By Erik Wasson - 10/27/11 01:53 PM EDT
Republicans on the deficit supercommittee have presented a counteroffer to Democrats that would reduce the deficit by $2.2 trillion over a decade.
The GOP plan includes no tax increases, but does include up to $640 billion in new revenue. Some of this revenue is from increased fees, and some is from expected gains in tax revenue from an economy the GOP expects will improve from its plan.
Spending cuts in the proposal include $600 billion in changes to Medicare and other healthcare entitlements, and $250 billion in discretionary spending cuts.
Democratic labeled the GOP offer as an “unserious” proposal because it did not involve pain for both sides in the talks. They say their own proposal is serious, given the proposed cuts to Medicare and Medicaid that are controversial with liberal groups, which drew scorn Wednesday from MoveOn.org.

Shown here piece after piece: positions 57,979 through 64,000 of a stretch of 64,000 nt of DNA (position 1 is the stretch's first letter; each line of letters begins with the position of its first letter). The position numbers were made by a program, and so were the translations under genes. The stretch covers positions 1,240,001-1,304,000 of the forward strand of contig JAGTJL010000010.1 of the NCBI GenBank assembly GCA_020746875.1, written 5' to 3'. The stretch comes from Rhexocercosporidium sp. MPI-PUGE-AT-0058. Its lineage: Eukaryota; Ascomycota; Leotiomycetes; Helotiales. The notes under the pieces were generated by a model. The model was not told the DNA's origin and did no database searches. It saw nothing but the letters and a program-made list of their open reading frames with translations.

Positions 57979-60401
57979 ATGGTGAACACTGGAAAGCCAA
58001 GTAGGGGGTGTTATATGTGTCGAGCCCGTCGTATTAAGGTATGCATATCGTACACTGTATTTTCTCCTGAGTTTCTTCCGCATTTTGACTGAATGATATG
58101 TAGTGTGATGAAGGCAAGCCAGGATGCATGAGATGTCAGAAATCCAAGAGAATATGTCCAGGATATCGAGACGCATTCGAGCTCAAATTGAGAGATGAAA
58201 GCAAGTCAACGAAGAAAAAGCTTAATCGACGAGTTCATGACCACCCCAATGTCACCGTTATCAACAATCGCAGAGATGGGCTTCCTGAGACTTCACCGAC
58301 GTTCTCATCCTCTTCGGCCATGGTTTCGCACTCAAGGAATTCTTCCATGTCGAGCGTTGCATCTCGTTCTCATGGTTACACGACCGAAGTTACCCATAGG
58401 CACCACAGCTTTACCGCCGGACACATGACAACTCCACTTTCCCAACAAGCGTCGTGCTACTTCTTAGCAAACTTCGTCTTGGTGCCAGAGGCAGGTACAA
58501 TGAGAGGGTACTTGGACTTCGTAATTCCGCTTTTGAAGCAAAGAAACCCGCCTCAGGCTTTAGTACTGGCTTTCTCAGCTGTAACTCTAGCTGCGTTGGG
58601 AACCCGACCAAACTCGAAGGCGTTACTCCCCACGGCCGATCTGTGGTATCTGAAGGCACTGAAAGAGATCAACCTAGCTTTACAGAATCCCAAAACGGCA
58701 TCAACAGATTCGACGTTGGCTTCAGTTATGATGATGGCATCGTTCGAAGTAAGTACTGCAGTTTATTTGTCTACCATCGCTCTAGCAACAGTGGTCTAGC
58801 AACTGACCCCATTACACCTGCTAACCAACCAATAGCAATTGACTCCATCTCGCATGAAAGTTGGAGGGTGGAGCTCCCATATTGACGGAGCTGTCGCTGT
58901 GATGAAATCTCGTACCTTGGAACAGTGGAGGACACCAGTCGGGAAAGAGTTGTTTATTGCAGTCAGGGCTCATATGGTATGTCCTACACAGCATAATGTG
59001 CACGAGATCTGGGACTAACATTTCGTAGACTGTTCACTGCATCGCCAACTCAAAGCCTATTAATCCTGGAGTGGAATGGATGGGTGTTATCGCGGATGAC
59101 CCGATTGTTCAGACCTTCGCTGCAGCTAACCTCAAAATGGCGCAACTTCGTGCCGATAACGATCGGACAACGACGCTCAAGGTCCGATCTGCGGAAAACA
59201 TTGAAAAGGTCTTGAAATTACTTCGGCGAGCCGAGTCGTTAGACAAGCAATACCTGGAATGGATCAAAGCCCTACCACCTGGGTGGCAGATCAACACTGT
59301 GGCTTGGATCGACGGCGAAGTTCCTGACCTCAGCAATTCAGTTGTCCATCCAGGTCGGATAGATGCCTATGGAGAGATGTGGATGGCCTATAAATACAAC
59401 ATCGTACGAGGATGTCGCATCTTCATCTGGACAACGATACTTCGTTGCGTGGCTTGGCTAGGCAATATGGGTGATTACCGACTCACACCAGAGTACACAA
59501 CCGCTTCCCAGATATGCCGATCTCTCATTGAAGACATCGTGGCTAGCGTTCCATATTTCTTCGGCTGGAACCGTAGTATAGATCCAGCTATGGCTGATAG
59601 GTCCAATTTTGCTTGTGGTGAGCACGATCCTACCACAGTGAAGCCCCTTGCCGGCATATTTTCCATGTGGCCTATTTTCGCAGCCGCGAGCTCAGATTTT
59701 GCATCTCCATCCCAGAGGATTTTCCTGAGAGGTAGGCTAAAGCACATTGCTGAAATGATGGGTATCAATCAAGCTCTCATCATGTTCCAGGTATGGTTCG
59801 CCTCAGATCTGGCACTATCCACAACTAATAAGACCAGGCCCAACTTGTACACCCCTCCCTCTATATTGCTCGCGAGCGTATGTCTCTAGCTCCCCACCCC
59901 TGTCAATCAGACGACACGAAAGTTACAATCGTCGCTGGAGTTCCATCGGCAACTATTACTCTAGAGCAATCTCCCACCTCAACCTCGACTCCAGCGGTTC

“Their offer is a joke. Democrats came to the table with an offer that had serious skin in the game for both parties. Rather than offering real solutions, Republicans are just doing more of the same posturing they do every time they walk away from efforts to constructively tackle this crisis,” one Democratic aide said.
The Democratic offer split the six Democrats on the panel, with some unable to support the cuts.
Republicans tout their proposal as meeting the pledge most in the party have taken to raise no taxes. This pledge, circulated by the anti-tax group Americans for Tax Reform, requires that Republicans not raise any new net revenue through changes to the tax code.
Entitlement cuts and tax hikes have been the chief stumbling blocks in efforts to reduce the deficit, with Democrats insisting on higher taxes and Republicans insisting on entitlement reforms.
The Democratic plan contained up to $1.3 trillion in tax hikes, according to aides.
Time is running out for the supercommittee, which is huddling again Thursday morning. It has until Nov. 23 to come up with a plan to reduce federal deficits by at least $1.2 trillion.
While the competing plans underscore the differences on taxes, the fact that actual numbers are on the table represents progress from earlier weeks, when vague frameworks were bandied about, aides said.